Ipe is the gold standard, but plenty of other
species stack up quite nicely on looks and
longevity, often at a lower price BY TOM O’BRIEN
THERE’S A REASON they build boardwalks out of tropical hardwood:
It’s dense and hard enough to shrug off the insults of skateboards, high
heels, hail, and just about anything else you or Ma Nature can muster.
Ipe (pronounced EE-pay), the most durable and best known of the
Brazilian hardwoods, is three and a half times as hard as teak. Its
natural oils deter pests, rot, and decay so well that you could pound
a stake of it into the dirt, come back 25 years later, and expect to find
it intact. Above ground, ipe can last up to a century—longer than it
takes to grow in the first place—making it one of the greenest choices
available (assuming it’s sustainably harvested). Incredibly, this wood
has the same fire rating as steel and concrete.
Add in its rich brown luster, and ipe is the ideal material for decking. Such performance comes at a price, of course, but anyone who
decides to make the investment in hardwood decking has other choices,
too. Lesser-known tropical species such as cumaru, garapa, cambara,
massaranduba, and tigerwood are nearly as amazing. A relatively new
candidate for a deck that’s as durable as it is attractive comes from
Thermory, which takes domestically harvested white ash—the stuff
of baseball bats—and heat-treats it in such a way that it’s rendered rot
resistant and extremely stable.
Whichever grain you go with, here’s everything you need to know
to make sure you don’t go wrong.
RICH WOOD Deck boards made of
ipe, sometimes called Brazilian walnut
for its handsome hue, provide a stunning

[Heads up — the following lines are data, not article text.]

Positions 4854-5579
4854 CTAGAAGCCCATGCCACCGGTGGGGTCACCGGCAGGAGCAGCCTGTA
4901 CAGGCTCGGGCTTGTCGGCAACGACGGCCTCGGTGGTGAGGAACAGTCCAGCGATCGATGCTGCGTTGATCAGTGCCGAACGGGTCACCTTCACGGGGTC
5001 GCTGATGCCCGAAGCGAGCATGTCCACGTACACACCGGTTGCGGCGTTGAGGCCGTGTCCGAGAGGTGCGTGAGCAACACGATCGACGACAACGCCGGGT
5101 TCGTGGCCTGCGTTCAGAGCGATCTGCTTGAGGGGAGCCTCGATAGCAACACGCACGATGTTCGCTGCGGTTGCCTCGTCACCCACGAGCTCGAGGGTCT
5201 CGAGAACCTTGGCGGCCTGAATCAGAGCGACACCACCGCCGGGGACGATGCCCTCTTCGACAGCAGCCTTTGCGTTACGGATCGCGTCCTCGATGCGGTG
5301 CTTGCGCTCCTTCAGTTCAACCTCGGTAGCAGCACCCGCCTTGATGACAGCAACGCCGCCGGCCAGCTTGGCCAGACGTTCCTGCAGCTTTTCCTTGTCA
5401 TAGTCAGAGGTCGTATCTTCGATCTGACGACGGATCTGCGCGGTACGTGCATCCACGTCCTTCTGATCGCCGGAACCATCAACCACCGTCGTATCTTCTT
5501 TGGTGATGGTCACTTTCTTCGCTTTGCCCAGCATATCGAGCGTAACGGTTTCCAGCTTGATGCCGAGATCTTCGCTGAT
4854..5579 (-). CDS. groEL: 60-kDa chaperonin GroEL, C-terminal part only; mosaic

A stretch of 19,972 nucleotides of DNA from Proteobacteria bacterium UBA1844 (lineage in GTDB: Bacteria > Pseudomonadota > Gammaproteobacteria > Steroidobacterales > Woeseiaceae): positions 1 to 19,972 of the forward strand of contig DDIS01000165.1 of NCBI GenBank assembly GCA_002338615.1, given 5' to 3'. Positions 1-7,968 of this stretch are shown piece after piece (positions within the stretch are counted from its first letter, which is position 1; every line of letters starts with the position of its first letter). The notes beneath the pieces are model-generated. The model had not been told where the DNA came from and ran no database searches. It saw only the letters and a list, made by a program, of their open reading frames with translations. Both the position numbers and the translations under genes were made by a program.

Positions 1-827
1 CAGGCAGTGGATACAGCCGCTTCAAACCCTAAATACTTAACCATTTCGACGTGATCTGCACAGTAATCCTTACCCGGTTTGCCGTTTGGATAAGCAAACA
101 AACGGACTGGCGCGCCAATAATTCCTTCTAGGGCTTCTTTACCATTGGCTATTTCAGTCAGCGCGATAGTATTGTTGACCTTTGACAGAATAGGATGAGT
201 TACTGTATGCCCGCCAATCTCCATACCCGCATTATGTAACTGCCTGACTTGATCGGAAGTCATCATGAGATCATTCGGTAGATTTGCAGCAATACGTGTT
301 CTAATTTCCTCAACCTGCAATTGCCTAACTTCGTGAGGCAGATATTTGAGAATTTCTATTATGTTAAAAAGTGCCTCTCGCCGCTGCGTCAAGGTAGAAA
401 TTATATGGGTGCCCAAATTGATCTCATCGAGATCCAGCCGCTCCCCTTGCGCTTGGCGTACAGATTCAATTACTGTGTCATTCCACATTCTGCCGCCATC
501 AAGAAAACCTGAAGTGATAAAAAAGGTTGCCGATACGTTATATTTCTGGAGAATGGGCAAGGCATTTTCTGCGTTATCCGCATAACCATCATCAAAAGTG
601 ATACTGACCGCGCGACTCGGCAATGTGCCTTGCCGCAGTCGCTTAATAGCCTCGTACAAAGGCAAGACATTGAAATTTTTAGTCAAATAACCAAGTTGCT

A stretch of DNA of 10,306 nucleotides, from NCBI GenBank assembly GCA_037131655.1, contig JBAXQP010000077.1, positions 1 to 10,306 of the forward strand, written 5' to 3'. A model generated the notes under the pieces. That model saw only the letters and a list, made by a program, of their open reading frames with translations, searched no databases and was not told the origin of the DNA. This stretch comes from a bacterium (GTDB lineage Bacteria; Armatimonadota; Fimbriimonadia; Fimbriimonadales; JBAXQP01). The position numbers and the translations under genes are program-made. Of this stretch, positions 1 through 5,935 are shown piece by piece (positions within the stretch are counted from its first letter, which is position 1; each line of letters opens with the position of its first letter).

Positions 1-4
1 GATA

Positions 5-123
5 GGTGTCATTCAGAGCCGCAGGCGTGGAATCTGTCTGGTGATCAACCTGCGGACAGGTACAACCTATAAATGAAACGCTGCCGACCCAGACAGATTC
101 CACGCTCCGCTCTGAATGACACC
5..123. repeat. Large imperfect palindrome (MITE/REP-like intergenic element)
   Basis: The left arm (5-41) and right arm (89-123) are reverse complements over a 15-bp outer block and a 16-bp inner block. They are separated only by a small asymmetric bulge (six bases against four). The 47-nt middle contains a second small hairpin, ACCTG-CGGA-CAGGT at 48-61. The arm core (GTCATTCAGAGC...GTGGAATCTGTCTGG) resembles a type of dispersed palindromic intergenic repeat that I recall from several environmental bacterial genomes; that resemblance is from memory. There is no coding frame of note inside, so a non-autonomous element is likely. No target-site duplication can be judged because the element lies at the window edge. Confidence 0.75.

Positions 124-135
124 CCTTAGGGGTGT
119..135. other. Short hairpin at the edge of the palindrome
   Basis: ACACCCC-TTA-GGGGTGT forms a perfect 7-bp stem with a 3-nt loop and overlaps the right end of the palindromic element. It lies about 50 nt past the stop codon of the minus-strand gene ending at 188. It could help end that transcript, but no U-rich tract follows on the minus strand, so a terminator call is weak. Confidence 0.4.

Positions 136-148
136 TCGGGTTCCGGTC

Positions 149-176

backdrop for this outdoor furniture.
THISOLDHOUSE.COM JUNE 2015
WHAT’S IT COST?
Ipe decking starts at
$2.29 per linear foot
for 1×4s from online
range from $1.55 to
$4.30. Add about 25
percent for 5⁄4 decking,
which is thicker.
Some companies offer
warranties of three to
25 years on certain
insect damage and
minor issues, such as
stains, scratches, or
checks (the shallow
cracks on the wood
surface). Your best
guarantee? Buy from
a reputable supplier.
PHOTOS: DAVID ALBANESE; (“VITALS”) PETER TOPP ENGE
JONASEN/iSTOCKPHOTO. STYLING: MARINA KEISER
KILN- OR AIRDRIED? All hardwood
decking except ipe
must be kiln-dried
to minimize shrinkage
and warping after
WHERE TO BUY IT?
lumberyards stock ipe
as 1×4s, 1×6s, 5⁄4×4s
and/or 5⁄4×6s and also
as posts and rails.
Finding other species
in stock is hit or miss,
but they can be specialordered. Online
suppliers can also
ship right to your door
in one to two weeks.
Pick a species
7 boards that will outlast
your mortgage—if not
the house itself
IS HARDWOOD RIGHT FOR YOU?
It’s an investment. Be sure the benefits justify the cost
> Luxury look Put it this way:
Premium composite decking is out
to mimic the rich appearance of
these beautiful boards.
> Tough All these decking boards
are hard enough to stand up to hail,
claws, and heels.
> Durable They’re immune to
insects and rot, even if they come
in contact with the ground.
> Stable These hardwoods don’t
shrink as much as pressure-treated
softwoods or expand and contract
with temperature fluctuations like
plastics and composites do.
> Fire resistant If a hardwood deck
does catch fire, it won’t billow toxic
smoke like one made of composite
boards or pressure-treated lumber will.
> Pricey The least-expensive
hardwood decking is at least twice
the price of pressure-treated pine.
> No grading standards It’s up
to you to suss out the quality of
your supplier’s inventory. Look
for boards that are clear (free of
defects) on one face and two edges.
> Stubborn Ipe and its rock-hard
ilk resist drill bits and saw blades,
which slows down installation.
> Hot The denser and darker the
wood, the hotter it gets in the
sun—a liability for bare feet.
> Regular maintenance Unless you
want your deck to turn gray, you
need to oil it to preserve the color.
Keep the forest green
The only way to be sure that your hardwood
decking is not contributing to deforestation is
to look for the logo of the Forest Stewardship
Council (FSC), which certifies that the wood
comes from a sustainably managed forest.
Though FSC certification can add 25 to 50
percent to the cost of decking, the standards
limit the size of clear-cuts, protect waterways
by retaining trees along their shores, protect
water quality, prohibit the use of highly
hazardous chemicals, and protect rare species.
PRICE: $2.55 per lin. ft.*
DENSITY: 69 lbs. per cu. ft.
CHARACTER: A dense wood
with a brown or olive cast.
Slows down even carbidetipped blades.